The HP Elite x3 is a smartphone that you can also use as a desktop computer. It runs Windows 10 Mobile software and supports Microsoft’s Continuum for phone software that lets you connect a keyboard, mouse, and external display to run some apps in desktop mode.
But HP is targeting enterprise users: in addition to Universal Windows apps, you’ll be able to run full-fledged Win32 apps in desktop mode… sort of.
The phone has a 6 inch, 2560 x 1440 pixel AMOLED display, a Qualcomm Snapdragon 820 processor, 4GB of RAM, and 64GB of storage. It’s the most powerful Continuum-ready phone to date.
But it’s not just the high-power hardware that makes the phone stand out. It’s also HP’s enterprise solution that allows corporate users to run desktop apps via virtualization.
HP and Citrix developed a virtualization system that lets customers use apps that wouldn’t normally be available on a phone with an ARM-based processor. IT administrators can basically set up a server with the apps employees need to be able to use, and then users login to that remote server from the phone to use the software.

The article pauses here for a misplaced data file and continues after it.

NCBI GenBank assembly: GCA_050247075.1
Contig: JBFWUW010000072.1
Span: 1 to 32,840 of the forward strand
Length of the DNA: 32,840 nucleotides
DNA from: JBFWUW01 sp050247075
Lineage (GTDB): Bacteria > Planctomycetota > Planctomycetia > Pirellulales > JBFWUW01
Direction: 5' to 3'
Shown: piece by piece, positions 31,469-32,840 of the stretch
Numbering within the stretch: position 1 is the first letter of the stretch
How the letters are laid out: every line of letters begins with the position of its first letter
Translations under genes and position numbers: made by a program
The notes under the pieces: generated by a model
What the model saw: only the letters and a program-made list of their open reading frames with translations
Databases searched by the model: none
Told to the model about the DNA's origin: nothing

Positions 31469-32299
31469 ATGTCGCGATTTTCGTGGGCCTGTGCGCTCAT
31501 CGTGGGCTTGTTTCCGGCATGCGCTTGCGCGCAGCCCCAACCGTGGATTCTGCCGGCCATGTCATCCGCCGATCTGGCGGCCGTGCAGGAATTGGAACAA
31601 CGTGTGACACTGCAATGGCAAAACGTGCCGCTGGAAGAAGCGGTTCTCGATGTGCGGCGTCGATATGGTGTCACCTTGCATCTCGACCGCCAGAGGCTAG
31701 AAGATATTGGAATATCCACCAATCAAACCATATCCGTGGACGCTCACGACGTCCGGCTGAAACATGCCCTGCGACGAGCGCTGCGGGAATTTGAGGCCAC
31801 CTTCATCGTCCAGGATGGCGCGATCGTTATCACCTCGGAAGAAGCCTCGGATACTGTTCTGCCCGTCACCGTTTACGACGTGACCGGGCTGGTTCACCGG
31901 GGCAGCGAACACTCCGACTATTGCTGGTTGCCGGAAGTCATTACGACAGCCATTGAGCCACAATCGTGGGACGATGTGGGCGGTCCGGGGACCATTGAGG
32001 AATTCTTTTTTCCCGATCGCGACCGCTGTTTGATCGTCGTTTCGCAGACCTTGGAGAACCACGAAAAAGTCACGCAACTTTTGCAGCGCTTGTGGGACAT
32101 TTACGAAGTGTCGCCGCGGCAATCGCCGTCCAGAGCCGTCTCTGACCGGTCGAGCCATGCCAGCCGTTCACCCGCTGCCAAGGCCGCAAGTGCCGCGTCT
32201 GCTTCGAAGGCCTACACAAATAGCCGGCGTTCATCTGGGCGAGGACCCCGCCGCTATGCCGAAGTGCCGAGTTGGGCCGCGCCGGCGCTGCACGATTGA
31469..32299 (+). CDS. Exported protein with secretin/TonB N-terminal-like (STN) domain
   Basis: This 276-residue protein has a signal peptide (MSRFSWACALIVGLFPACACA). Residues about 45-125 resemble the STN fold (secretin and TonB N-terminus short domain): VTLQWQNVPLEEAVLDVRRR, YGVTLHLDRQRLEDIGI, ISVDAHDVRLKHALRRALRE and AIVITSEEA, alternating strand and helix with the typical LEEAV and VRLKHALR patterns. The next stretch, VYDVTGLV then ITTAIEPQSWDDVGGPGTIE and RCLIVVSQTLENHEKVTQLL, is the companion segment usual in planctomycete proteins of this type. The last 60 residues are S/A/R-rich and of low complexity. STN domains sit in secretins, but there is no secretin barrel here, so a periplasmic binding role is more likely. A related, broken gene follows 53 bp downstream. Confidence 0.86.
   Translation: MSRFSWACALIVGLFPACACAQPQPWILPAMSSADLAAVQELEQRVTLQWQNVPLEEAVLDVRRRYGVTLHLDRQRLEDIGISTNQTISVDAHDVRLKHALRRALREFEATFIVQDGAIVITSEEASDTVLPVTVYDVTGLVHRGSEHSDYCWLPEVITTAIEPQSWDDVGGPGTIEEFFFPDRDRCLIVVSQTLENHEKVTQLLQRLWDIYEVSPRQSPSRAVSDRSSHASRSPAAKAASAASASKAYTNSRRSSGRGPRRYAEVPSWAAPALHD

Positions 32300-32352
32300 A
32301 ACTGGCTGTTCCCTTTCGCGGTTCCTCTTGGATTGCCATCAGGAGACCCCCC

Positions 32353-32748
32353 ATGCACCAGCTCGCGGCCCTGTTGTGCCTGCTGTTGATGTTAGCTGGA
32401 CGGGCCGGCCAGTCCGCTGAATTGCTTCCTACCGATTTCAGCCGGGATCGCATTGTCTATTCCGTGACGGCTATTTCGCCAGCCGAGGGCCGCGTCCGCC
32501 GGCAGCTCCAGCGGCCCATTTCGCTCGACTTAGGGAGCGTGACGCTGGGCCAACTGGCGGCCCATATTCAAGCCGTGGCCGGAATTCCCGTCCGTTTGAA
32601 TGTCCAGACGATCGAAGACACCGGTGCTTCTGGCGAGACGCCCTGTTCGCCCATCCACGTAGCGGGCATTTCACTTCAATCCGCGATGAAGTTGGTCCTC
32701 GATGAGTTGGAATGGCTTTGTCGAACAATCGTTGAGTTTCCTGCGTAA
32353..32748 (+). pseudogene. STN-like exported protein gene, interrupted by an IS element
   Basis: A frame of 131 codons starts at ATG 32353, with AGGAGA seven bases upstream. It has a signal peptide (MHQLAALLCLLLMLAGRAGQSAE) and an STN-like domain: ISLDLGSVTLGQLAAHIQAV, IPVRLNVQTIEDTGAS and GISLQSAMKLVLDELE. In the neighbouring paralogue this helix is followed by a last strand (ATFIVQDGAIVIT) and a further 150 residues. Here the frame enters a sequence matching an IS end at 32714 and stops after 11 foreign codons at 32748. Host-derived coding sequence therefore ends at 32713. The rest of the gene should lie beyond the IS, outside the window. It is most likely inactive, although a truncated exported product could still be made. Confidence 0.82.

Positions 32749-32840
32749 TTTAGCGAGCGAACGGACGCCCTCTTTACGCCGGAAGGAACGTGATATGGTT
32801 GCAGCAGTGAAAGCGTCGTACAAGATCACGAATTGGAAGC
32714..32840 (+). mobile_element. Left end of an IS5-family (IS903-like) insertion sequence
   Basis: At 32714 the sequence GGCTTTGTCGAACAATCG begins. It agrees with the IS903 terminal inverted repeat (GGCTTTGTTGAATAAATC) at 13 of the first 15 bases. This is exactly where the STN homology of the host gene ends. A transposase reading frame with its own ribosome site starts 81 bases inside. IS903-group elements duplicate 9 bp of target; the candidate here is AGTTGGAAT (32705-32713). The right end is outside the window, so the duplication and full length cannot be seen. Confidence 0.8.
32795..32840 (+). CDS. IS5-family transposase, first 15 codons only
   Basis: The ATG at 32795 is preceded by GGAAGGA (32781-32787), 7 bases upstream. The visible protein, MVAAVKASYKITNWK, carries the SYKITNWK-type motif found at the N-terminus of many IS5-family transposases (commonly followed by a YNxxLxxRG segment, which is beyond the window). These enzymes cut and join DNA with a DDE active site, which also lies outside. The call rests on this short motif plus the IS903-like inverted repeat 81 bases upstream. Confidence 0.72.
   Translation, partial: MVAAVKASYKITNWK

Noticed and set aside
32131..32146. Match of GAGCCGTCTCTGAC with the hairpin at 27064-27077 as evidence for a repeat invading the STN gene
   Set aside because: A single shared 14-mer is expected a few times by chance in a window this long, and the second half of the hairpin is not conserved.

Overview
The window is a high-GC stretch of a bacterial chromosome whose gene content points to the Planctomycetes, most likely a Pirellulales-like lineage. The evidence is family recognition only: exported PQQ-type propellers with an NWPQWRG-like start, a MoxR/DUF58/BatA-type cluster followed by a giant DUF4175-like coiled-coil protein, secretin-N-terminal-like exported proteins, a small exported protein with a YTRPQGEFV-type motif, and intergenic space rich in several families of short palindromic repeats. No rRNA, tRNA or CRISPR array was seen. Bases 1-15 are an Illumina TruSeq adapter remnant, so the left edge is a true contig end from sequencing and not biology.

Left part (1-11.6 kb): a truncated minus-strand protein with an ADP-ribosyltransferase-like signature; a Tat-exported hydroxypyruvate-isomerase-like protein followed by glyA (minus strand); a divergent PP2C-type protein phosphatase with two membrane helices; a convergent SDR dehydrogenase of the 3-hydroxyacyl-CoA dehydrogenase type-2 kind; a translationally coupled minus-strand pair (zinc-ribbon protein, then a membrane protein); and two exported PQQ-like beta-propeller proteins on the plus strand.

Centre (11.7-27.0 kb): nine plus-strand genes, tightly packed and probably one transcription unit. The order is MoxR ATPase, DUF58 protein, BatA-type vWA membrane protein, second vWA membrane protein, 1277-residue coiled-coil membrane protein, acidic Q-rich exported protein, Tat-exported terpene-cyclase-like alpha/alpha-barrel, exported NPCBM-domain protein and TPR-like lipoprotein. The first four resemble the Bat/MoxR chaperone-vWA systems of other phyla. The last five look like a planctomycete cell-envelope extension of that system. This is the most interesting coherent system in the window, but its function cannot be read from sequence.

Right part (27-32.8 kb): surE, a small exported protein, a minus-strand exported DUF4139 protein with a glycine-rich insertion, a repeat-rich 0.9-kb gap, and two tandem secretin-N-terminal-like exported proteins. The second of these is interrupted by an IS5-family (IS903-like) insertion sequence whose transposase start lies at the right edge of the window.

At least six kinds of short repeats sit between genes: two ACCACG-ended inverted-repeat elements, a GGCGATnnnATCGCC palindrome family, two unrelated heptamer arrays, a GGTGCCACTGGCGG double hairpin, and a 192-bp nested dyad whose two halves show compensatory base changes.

That means you can only access those apps if you have an internet connection. But it also means that for at least some users, the HP Elite x3 is more of a desktop replacement than most other phones on the market.
Theoretically employees could use the phone for most or all of their computing needs, whether sitting at a desk or on the go.
HP will offer accessories including a desktop docking station and a laptop-style device called the Mobile Extender that lets you use the phone like a notebook when you’re not using it like a desktop. The Mobile Extender weighs 2.2 pounds, has a 12.5 inch, 1920 x 1080 pixel display, a keyboard and touchpad, and a 48 Wh battery.
Apparently the Mobile Extender can also be used with other phones, including the Microsoft Lumia 950 XL.
HP hasn’t announced the price or release date for the Elite x3 yet, and the FCC documents don’t tell us much that we didn’t already know… other than the fact that HP refers to the 6 inch phone as a “phablet,” which seems kind of funny now that large-screened smartphones are more common than models with 5 inch or smaller displays.
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